Getting a grip on costs

You have lots of variables to consider, and costs vary wildly depending on the kinds of improvements you'll be making. A flagstone patio can cost 20 or 30 times what a ground cover would for the same area, for example, and generally speaking, landscaping an entire yard front and rear can set you back the price of a new car or two. But many smaller projects and improvements won't break the bank.

No matter the size of your project, you can save tons of money by doing the work yourself and by tapping the waste stream for materials whenever you can. See Chapter 2 for some inspiring waste stream resources.

Developing a good tight budget is difficult when you aren't sure what you'll be doing, so develop your design first. Then do your homework. Talk to contractors, shop for materials, and also consider the value of your own time. Don't get too detailed at this stage. When you know exactly what you'll be doing, you can crunch the numbers to determine the total expense and adjust your plan as needed.

If you'll be doing an entire property, this number will be big. If the number is too big, consider how you could lower costs without compromising quality (smaller plants, less hardscape, and a manual irrigation system, for example).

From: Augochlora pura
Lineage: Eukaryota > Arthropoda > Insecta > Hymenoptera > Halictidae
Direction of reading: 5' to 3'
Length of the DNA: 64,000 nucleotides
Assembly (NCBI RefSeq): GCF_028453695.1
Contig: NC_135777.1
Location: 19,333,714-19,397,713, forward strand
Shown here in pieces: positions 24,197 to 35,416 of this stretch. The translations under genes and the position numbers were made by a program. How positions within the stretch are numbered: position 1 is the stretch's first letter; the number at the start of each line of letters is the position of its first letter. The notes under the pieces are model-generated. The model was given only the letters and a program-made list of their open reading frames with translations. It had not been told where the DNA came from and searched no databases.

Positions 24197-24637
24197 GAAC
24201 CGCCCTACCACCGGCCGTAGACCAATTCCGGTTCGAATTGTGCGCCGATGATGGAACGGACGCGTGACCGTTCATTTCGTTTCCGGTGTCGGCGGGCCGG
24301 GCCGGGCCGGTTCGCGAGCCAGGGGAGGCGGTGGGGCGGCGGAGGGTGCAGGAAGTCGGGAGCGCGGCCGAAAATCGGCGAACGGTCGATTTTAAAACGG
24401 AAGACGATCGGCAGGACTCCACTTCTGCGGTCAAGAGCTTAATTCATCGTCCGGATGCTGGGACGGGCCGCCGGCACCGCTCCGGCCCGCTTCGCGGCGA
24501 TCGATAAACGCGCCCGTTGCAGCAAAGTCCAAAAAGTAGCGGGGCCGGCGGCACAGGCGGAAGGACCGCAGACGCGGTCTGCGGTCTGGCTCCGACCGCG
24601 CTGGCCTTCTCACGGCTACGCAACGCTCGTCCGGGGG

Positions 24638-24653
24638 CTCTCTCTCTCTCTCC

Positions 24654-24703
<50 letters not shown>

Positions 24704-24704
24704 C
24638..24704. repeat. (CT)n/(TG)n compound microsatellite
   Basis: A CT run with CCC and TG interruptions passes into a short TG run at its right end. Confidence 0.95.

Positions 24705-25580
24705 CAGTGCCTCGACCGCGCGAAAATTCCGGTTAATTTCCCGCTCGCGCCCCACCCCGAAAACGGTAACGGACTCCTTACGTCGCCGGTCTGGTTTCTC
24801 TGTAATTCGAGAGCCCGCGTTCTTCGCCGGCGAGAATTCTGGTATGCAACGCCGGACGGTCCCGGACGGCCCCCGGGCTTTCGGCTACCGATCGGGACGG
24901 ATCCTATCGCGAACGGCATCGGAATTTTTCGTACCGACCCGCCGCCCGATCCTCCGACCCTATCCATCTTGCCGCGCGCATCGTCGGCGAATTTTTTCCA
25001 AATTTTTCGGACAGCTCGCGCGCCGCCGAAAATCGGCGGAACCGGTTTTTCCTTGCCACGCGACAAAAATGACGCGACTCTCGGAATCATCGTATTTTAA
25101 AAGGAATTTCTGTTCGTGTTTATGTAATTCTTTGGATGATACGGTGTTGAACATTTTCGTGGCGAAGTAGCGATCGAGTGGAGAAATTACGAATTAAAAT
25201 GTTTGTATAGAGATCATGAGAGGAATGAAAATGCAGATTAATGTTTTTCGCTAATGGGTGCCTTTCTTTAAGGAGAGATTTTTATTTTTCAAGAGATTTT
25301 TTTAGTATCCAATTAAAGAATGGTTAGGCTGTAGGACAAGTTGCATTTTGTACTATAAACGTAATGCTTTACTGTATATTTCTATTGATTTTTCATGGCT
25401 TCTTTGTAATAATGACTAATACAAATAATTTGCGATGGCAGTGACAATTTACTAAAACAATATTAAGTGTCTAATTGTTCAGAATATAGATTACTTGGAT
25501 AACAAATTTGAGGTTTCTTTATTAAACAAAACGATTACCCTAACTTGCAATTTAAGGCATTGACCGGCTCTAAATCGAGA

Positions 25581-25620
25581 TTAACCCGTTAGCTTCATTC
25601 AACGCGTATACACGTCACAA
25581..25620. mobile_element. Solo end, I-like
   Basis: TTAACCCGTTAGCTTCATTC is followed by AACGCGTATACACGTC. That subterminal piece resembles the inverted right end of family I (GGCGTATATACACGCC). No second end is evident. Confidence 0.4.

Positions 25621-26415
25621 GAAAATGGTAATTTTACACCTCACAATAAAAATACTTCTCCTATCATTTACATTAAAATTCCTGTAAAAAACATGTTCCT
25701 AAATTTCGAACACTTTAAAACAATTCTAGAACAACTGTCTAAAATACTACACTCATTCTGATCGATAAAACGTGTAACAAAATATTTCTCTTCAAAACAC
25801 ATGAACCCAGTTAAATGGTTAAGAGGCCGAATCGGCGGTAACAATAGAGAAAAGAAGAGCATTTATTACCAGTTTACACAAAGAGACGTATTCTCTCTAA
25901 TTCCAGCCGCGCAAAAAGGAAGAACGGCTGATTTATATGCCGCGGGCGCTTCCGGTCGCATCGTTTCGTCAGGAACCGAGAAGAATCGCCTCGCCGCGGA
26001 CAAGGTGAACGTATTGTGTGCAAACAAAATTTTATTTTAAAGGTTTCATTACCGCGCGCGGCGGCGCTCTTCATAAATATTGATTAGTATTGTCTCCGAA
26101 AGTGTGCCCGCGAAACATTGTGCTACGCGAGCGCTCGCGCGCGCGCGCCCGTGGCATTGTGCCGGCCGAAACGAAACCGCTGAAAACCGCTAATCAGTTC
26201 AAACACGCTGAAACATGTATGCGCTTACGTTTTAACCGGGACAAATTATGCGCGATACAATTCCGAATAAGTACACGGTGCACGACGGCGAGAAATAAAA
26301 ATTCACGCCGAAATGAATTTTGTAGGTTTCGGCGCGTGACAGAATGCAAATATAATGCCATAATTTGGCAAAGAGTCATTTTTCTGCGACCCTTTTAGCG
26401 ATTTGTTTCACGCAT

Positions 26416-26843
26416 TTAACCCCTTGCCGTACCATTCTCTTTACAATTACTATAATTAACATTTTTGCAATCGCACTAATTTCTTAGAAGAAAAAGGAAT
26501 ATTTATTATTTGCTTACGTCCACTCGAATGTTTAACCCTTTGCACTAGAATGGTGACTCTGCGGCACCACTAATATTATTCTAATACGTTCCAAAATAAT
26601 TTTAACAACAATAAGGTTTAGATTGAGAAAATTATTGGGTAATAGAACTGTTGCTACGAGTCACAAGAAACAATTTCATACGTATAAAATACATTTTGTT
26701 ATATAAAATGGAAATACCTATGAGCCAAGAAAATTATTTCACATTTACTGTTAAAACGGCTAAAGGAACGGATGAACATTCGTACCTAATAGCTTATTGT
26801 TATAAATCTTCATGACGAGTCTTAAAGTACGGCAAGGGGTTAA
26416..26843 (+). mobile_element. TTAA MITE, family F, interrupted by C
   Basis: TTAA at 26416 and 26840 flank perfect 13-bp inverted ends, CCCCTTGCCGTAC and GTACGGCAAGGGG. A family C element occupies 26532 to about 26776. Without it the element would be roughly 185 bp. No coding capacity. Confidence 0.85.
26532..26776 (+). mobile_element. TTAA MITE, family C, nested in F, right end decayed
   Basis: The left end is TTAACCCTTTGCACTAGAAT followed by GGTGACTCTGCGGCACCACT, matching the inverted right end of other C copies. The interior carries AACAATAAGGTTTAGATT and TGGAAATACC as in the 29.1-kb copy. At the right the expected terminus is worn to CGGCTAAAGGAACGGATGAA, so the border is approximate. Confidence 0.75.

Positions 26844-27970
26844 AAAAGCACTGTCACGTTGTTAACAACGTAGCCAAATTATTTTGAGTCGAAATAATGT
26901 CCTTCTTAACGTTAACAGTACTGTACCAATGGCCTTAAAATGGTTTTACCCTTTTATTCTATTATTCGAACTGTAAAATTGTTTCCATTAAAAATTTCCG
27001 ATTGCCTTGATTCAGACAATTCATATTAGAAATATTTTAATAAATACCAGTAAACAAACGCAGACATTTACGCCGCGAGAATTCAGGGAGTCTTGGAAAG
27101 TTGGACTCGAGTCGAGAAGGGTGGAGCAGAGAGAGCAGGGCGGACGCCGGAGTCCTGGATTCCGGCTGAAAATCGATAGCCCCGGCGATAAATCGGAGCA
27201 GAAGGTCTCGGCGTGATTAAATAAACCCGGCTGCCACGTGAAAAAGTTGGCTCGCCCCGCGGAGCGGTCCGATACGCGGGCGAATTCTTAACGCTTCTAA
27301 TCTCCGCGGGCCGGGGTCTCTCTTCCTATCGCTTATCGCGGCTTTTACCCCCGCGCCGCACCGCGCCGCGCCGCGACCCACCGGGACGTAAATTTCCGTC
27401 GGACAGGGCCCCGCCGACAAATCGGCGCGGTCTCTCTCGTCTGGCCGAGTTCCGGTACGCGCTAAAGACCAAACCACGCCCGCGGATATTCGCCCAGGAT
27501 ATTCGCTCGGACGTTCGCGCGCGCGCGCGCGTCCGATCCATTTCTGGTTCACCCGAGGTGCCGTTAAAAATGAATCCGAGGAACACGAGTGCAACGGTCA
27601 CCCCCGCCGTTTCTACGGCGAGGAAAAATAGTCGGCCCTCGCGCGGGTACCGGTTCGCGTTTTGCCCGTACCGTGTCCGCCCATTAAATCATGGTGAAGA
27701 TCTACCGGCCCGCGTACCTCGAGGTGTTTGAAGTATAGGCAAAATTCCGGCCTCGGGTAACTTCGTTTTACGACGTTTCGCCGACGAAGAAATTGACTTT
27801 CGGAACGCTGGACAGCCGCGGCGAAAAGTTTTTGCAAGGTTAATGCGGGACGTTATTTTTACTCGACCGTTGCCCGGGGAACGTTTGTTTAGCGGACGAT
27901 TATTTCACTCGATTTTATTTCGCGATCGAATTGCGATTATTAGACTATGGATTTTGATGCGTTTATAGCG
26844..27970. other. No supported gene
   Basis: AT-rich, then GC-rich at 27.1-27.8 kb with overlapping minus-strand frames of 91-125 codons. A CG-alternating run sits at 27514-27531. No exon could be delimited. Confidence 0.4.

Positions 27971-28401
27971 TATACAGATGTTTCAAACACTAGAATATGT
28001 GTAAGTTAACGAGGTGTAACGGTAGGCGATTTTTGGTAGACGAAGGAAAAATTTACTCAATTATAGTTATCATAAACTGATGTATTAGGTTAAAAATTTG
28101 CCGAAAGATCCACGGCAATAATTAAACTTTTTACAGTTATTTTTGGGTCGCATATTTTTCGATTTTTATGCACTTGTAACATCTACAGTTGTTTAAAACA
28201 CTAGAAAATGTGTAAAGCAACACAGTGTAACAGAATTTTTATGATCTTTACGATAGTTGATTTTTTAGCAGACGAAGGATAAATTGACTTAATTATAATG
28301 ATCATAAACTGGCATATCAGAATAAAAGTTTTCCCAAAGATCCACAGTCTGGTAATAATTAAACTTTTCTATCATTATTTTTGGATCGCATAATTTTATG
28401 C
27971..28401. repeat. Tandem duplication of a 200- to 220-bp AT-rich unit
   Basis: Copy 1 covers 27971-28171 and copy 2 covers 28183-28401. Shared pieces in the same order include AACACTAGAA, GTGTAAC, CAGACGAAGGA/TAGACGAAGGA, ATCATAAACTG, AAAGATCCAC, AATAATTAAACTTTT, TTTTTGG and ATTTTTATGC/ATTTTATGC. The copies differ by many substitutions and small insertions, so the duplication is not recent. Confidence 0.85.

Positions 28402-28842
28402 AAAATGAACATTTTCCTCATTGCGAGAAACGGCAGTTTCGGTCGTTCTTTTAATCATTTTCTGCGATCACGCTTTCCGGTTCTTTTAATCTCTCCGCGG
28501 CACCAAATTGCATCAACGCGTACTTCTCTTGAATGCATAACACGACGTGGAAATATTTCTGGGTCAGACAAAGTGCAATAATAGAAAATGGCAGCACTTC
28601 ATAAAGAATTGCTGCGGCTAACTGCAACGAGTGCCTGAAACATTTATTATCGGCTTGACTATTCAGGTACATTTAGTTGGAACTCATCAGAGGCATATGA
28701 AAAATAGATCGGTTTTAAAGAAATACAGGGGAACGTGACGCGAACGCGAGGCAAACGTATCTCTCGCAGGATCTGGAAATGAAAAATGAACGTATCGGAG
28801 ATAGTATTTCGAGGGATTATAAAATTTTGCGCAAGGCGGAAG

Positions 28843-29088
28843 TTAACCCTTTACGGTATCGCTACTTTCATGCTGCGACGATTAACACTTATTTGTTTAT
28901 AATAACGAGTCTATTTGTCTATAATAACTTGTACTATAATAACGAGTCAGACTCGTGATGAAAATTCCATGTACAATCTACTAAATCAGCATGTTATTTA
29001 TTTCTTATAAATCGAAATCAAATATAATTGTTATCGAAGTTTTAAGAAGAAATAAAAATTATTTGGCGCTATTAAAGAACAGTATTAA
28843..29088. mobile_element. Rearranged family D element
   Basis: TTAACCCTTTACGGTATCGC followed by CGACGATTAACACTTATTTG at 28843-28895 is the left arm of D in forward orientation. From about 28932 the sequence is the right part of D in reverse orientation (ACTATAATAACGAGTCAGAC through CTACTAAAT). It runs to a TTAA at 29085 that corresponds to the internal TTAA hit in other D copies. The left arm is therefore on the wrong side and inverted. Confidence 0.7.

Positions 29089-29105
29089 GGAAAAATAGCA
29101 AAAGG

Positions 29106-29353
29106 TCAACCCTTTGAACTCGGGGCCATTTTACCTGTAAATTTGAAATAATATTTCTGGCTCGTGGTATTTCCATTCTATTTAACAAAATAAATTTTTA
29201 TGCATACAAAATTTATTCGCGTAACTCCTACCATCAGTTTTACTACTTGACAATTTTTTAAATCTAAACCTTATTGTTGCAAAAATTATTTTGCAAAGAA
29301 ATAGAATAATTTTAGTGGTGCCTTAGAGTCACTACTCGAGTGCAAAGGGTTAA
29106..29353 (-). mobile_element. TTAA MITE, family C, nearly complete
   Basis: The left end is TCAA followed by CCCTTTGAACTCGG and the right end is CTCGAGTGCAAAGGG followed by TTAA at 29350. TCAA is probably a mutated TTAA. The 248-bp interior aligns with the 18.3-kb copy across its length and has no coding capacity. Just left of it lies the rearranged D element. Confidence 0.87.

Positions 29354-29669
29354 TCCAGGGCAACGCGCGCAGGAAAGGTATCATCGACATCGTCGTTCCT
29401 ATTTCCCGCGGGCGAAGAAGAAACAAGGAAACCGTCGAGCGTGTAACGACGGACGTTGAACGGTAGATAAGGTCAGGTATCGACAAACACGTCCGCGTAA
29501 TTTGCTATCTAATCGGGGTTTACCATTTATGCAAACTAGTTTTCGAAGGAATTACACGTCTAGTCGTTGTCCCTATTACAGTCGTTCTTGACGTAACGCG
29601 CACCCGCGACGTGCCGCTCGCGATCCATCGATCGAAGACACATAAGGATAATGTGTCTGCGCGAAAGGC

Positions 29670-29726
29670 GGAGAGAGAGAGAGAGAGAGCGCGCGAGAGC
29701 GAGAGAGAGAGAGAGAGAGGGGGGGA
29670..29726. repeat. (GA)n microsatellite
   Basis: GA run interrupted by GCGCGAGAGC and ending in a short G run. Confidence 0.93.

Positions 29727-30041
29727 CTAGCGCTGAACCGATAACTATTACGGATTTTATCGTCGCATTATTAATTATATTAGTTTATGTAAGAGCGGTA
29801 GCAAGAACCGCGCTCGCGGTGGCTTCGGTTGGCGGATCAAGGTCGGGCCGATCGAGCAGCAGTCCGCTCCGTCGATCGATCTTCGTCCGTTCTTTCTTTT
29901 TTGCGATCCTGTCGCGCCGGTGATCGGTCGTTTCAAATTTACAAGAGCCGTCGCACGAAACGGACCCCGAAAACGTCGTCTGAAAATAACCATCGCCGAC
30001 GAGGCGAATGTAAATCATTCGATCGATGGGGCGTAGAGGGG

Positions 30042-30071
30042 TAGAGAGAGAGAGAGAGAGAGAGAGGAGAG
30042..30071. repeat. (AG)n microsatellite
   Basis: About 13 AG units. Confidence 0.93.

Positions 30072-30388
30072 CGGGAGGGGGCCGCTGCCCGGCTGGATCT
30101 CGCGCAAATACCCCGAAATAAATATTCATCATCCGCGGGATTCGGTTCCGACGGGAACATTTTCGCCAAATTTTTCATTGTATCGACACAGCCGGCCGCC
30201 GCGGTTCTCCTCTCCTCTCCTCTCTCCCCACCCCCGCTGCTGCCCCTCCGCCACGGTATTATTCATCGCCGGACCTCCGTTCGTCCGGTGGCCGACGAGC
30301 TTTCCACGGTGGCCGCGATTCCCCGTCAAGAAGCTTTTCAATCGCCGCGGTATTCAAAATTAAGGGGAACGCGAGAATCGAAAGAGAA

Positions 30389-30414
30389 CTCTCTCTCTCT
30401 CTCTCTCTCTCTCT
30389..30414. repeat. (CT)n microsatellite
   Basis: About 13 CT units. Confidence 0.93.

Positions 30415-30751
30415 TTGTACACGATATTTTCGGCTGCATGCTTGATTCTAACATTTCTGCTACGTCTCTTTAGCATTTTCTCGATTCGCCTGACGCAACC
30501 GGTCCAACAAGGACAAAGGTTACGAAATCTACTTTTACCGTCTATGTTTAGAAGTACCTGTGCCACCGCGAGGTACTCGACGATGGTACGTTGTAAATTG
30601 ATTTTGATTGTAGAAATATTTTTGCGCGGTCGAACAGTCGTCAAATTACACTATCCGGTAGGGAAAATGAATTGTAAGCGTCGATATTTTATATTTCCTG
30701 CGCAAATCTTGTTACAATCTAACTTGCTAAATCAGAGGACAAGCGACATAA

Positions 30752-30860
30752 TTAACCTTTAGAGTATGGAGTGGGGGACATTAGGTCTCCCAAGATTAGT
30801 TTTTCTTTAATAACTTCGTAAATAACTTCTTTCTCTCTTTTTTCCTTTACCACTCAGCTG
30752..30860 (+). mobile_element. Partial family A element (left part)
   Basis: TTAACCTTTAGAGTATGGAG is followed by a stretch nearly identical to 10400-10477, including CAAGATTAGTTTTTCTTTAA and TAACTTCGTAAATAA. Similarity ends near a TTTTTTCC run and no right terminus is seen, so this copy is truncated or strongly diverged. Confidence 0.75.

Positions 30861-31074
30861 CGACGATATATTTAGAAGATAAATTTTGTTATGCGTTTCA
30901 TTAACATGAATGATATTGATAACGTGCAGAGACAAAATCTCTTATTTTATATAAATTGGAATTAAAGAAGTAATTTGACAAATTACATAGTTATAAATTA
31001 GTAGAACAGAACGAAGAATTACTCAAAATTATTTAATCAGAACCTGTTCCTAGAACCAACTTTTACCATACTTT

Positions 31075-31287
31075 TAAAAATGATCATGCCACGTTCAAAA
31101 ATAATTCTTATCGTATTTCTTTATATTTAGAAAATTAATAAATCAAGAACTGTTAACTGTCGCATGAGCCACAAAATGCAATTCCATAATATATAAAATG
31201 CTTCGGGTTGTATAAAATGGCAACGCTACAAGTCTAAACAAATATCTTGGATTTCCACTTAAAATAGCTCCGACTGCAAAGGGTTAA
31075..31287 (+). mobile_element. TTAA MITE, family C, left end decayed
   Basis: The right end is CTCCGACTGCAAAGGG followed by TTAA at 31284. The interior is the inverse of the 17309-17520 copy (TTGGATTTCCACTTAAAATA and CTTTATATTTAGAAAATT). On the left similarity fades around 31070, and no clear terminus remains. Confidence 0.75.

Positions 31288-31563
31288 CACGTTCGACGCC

Or break the project into phases spread out over a few months or even years. For instance, you may tackle just the front yard during the first phase, and then follow up later with paths, patios, lighting, and other features. You have lots of options that help keep the money end of things on track.

ir Keep track of expenses with a spreadsheet. Log all the elements of the project and what they cost: the tractor used for demolition, tree trimming, topsoil, ir^ll irrigation equipment, contracted labor (which may be the whole job), incidental expenses like a portable toilet for the workers, and so on. The handy thing about having costs set up this way is that you can keep updating your costs as your design goes through its inevitable changes. You can also use it to track actual costs as the project progresses. Check out Chapter 3 for more help keeping cost in mind.

Homeowners Guide To Landscaping

Homeowners Guide To Landscaping

How would you like to save a ton of money and increase the value of your home by as much as thirty percent! If your homes landscape is designed properly it will be a source of enjoyment for your entire family, it will enhance your community and add to the resale value of your property. Landscape design involves much more than placing trees, shrubs and other plants on the property. It is an art which deals with conscious arrangement or organization of outdoor space for human satisfaction and enjoyment.

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